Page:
If x denotes the number of 2s occurring on each pair of spins, then x is an example of a random variable. In S, the number of 2s is 0 in four cases, 1 in four cases, and 2 in one case. Because the table on the next slide includes all the possible values of x and their probabilities it is an example of a probability distribution. In this case, it is a binomial probability distribution.

2012 Pearson Education, Inc.

Probability Distribution for the Number of 2s in Two Spins Dice

2012 Pearson Education, Inc.

Binomial Probability Formula Dice

In general, let

n = the number of repeated trials,

p = the probability of success on any given trial,

q = 1 – p = the probability of failure on any given trial,

and x = the number of successes that occur.

Note that p remains fixed throughout all n trials. This means that all trials are independent. In general, x, successes can be assigned among n repeated trials in nCxdifferent ways.

2012 Pearson Education, Inc.

Binomial Probability Formula Dice

When n independent repeated trials occur, where

p = probability of success and

q = probability of failure

with p and q (where q = 1 – p) remaining constant throughout all n trials, the probability of exactly x successes is given by

2012 Pearson Education, Inc.

Example: Coin Tossing Dice

Find the probability of obtaining exactly three heads in five tosses of a fair coin.

Solution

This is a binomial experiment with n = 5, p = 1/2, q = 1/2, and x = 3.

2012 Pearson Education, Inc.

Example: Rolling a Die Dice

Find the probability of obtaining exactly two 3’s in six rolls of a fair die.

Solution

This is a binomial experiment with n = 6, p = 1/6, q = 5/6, and x = 2.

2012 Pearson Education, Inc.

Example: Rolling a Die Dice

Find the probability of obtaining less than two 3’s in six rolls of a fair die.

Solution

We have n = 6, p = 1/6, q = 5/6, and x < 2.

2012 Pearson Education, Inc.

Example: Baseball Hits Dice

A baseball player has a well-established batting average of .250. In the next series he will bat 10 times. Find the probability that he will get more than two hits.

Solution

In this case n = 10, p = .250, q = .750, and x > 2.

2012 Pearson Education, Inc.

Expected Value Dice

- Expected Value
- Games and Gambling
- Investments
- Business and Insurance

2012 Pearson Education, Inc.

Expected Value Dice

Children in third grade were surveyed and told to pick the number of hours that they play electronic games each day. The probability distribution is given below.

2012 Pearson Education, Inc.

Expected Value Dice

Compute a “weighted average” by multiplying each possible time value by its probability and then adding the products.

1.1 hours is the expected value (or the mathematical expectation) of the quantity of time spent playing electronic games.

2012 Pearson Education, Inc.

Expected Value Dice

If a random variable x can have any of the values x1, x2 , x3 ,…, xn, and the corresponding probabilities of these values occurring are

P(x1), P(x2), P(x3), …, P(xn), then the expected value of xis given by

2012 Pearson Education, Inc.

Example: Finding Expected Value Dice

Find the expected number of boys for a three-child family. Assume girls and boys are equally likely.

Solution

S = {ggg, ggb, gbg, bgg, gbb, bgb, bbg, bbb}

The probability distribution is on the right.

2012 Pearson Education, Inc.

Example: Finding Expected Value Dice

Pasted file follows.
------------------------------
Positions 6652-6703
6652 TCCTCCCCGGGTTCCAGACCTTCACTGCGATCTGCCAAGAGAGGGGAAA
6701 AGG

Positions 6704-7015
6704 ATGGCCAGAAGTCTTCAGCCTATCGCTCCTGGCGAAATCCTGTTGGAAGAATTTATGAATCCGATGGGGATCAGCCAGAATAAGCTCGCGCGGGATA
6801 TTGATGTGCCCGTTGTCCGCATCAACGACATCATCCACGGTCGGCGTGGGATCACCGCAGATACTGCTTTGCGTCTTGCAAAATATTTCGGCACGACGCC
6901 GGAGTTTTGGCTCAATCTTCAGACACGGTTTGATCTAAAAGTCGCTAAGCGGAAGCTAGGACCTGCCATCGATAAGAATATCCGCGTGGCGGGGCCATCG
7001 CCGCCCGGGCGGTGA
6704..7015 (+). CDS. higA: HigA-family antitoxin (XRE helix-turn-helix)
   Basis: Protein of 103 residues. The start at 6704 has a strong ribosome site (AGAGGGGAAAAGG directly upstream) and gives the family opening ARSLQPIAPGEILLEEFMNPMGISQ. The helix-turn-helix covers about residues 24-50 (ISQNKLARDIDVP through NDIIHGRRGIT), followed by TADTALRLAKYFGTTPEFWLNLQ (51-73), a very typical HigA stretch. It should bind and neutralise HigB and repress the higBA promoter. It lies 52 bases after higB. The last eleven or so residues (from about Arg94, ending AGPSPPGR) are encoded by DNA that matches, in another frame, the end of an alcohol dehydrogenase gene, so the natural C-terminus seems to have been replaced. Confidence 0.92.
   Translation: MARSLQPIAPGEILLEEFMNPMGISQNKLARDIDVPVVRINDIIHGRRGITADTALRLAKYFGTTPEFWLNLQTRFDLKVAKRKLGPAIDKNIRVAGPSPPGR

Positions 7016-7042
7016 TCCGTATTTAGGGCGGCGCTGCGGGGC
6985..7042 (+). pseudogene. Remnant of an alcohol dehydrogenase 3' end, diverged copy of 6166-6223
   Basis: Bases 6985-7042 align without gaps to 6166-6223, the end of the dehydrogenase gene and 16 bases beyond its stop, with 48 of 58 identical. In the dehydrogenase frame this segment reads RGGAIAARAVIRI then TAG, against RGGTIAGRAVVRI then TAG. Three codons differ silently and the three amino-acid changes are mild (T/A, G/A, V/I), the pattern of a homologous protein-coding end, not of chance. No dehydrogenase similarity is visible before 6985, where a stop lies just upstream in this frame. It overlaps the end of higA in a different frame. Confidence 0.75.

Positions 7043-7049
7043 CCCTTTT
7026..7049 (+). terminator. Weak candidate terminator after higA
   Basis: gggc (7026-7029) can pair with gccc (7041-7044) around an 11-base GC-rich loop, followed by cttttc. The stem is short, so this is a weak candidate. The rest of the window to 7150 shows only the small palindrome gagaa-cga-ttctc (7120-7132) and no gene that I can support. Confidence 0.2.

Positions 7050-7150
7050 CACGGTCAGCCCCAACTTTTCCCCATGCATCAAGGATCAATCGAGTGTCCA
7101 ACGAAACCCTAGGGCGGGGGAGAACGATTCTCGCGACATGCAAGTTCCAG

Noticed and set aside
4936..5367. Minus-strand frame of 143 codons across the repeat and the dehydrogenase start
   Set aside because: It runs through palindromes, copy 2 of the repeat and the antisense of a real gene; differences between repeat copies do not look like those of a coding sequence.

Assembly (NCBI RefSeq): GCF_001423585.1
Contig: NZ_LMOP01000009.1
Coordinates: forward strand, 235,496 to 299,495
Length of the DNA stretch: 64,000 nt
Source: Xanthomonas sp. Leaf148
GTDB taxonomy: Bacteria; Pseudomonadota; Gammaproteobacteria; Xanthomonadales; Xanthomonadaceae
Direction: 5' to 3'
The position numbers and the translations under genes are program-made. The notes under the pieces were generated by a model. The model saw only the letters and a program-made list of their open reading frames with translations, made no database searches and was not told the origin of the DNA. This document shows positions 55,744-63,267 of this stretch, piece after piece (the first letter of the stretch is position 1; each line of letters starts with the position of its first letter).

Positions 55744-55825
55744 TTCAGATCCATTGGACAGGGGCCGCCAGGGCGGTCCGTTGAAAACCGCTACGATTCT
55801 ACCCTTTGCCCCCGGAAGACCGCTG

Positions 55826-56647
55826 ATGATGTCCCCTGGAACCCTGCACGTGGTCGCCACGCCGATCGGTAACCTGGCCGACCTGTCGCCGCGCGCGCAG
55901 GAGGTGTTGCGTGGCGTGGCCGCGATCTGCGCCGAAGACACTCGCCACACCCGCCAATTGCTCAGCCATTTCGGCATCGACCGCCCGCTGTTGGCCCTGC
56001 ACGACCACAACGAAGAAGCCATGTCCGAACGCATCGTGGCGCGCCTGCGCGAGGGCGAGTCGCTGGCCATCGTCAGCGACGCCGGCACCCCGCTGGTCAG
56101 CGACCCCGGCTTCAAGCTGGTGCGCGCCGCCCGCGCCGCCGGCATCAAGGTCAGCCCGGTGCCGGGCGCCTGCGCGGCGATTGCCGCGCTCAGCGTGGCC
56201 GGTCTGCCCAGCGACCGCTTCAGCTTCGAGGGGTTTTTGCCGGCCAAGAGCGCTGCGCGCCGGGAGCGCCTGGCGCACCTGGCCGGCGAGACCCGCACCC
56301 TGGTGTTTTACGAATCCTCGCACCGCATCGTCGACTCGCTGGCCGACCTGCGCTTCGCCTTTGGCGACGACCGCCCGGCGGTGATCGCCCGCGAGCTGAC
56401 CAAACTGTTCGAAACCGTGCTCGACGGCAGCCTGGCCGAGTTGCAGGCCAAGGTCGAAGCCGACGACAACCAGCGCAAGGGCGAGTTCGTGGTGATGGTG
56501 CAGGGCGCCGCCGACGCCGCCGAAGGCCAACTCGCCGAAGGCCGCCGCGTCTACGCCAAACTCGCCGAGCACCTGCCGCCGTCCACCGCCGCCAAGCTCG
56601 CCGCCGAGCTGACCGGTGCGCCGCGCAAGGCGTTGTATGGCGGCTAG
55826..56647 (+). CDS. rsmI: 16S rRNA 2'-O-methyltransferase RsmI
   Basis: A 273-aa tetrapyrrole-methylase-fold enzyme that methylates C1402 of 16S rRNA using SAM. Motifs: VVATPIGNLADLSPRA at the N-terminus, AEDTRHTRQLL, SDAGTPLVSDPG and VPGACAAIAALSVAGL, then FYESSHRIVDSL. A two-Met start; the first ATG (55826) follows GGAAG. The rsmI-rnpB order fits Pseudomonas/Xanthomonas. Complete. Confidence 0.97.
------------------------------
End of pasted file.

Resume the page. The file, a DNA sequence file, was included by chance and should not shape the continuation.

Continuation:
Solution(continued)

The expected value is the sum of the third column:

So the expected number of boys is 1.5.

2012 Pearson Education, Inc.

Example: Finding Expected Winnings Dice

A player pays $3 to play the following game: He rolls a die and receives $7 if he tosses a 6 and $1 for anything else. Find the player’s expected net winnings for the game.

2012 Pearson Education, Inc.

Example: Finding Expected Winnings Dice

Solution

The information for the game is displayed below.

Expected value: E(x) = –$6/6 = –$1.00

2012 Pearson Education, Inc.

Games and Gambling Dice

A game in which the expected net winnings are zero is called a fair game. A game with negative expected winnings is unfair against the player. A game with positive expected net winnings is unfair in favor of the player.

2012 Pearson Education, Inc.

Example: Finding the Cost for a Fair Game Dice

What should the game in the previous example cost so that it is a fair game?

Solution

Because the cost of $3 resulted in a net loss of $1, we can conclude that the $3 cost was $1 too high. A fair cost to play the game would be $3 – $1 = $2.

2012 Pearson Education, Inc.

Investments Dice

Expected value can be a useful tool for evaluating investment opportunities.

2012 Pearson Education, Inc.

Example: Expected Investment Profits Dice

Mark is going to invest in the stock of one of the two companies below. Based on his research, a $6000 investment could give the following returns.

2012 Pearson Education, Inc.

Example: Expected Investment Profits Dice

Find the expected profit (or loss) for each of the two stocks.

Solution

ABC: –$400(.2) + $800(.5) + $1300(.3) = $710

PDQ: $600(.8) + $1000(.2) = $680

2012 Pearson Education, Inc.

Business and Insurance Dice

Expected value can be used to help make decisions in various areas of business, including insurance.

2012 Pearson Education, Inc.

Example: Expected Lumber Revenue Dice

A lumber wholesaler is planning on purchasing a load of lumber. He calculates that the probabilities of reselling the load for $9500, $9000, or $8500 are .25, .60, and .15, respectfully. In order to ensure an expected profit of at least $2500, how much can he afford to pay for the load?

2012 Pearson Education, Inc.

Example: Expected Lumber Revenue Dice

Solution

The expected revenue from sales can be found below.

Expected revenue: E(x) = $9050

2012 Pearson Education, Inc.

Example: Expected Lumber Revenue Dice

Solution(continued)

profit = revenue – cost or cost = profit – revenue

To have an expected profit of $2500, he can pay up to $9050 – $2500 = $6550.

2012 Pearson Education, Inc.

Download Presentation

Connecting to Server..